I am serving on Lt. Governor Cox's iVote panel, which is looking at whether Internet voting might be used in Utah. I presented the following statement to the panel this morning:
Current computer operating systems, Internet protocols, and standard computing practices are inherently insecure. Recent news stories about break-ins at Target, UPS, Community Health Systems, and the Nuclear Regulatory Commission point out all too well both the weaknesses in the system and the power of hackers to take advantage of those weaknesses. Groups mounting attacks include both state and criminal actors. Yet in spite of this inherent insecurity, the Internet has become an indispensable tool for myriad activities. Consider why.
In many cases, we’re able to get around the inherent insecurity of the Internet because the value to be received from attacking a weakness isn’t sufficient to attract the attention of those who exploit these weaknesses for gain.
In other cases there is significant value to be gained by attacking a system. Yet despite that, the use of the Internet for commerce, enterprise systems, data dissemination, and other activities continues to grow because the rewards for using the system outweigh the risks and those risks are mitigated by other factors.
Similarly, Internet voting presents a valuable target for hackers. Elections have consequences and the ability to influence an election is enticing to those who have a stake in the outcome of an election. The list of potential attackers is large: individual hackers, political parties, international criminal organizations, hostile foreign governments, or even terrorists have a stake in the outcome of elections and can be expected to use weaknesses in the voting system to gain influence or simply cause mischief.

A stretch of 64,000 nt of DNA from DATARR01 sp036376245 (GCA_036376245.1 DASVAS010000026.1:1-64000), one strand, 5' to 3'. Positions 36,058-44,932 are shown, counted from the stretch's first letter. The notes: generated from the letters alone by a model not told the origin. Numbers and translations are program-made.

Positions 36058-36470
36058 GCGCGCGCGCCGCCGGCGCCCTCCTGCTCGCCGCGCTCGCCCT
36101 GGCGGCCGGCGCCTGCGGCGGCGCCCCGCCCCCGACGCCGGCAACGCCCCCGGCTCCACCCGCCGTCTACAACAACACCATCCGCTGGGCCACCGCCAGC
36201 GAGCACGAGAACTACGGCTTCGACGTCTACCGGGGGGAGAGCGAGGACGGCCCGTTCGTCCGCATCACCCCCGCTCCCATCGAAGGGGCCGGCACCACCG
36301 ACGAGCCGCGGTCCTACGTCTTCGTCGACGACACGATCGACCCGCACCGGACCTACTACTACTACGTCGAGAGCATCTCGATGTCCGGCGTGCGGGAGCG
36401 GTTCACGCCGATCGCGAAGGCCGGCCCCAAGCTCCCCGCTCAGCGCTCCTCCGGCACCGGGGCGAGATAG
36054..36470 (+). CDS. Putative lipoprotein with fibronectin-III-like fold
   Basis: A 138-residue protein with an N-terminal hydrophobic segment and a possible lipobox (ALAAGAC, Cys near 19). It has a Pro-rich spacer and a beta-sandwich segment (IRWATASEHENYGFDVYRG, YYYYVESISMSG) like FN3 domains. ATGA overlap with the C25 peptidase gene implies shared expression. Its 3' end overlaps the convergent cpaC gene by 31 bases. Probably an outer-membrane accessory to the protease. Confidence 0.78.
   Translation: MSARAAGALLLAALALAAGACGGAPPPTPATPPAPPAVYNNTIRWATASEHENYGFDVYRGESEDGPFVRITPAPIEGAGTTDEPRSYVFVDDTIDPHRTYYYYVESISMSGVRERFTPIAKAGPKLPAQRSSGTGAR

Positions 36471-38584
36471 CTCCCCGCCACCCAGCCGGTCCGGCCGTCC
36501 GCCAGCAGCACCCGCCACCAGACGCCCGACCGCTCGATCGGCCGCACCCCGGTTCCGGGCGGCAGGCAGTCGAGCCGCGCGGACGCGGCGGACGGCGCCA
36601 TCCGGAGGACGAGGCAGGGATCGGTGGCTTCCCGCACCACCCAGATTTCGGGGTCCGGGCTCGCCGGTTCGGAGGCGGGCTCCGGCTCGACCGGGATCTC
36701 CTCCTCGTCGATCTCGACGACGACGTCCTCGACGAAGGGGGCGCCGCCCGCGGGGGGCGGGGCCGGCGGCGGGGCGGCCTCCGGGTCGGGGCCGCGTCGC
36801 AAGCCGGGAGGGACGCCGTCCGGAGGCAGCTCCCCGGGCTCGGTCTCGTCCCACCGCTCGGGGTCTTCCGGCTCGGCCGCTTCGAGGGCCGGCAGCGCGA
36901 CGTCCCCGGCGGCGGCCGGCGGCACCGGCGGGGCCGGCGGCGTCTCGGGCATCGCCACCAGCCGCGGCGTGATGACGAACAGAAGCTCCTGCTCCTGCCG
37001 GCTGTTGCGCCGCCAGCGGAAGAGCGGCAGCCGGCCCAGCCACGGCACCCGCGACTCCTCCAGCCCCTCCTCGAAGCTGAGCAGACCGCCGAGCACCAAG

Proponents of Internet voting point out the great benefits to be gained from making voting easier. They point out that the Internet has been used to great benefit in other activities. Specifically, the refrain, “if we can shop online, why can’t we vote online?” is frequently heard. After all, online shopping and other activities continue to grow in spite of security problems.
Online voting has three properties that, taken together, set it apart from other online activities like shopping:
- Secret ballots are required — We require that people register to vote, but how they vote is kept secret from election officials and others. This measure protects the validity of the vote by making it more difficult to coerce or pay people to vote a particular way and by ensuring people that they won’t have to answer to others for their decisions in the polling booth. Internet voting initiatives have to ensure secret ballots.
- Computing environment is uncontrolled — Online voting would have to allow people to vote from their own devices in their own homes or businesses to have the desired impact. But a study in 2010 showed that 48% of 22 million scanned computers were infected with a virus and “over a million and a half [were] infected with crimeware/banker trojans.” Any Internet voting system has to be able to run on a collection of computers that is not only not under the control of the voting authorities, but not wholly under the control of the voter either.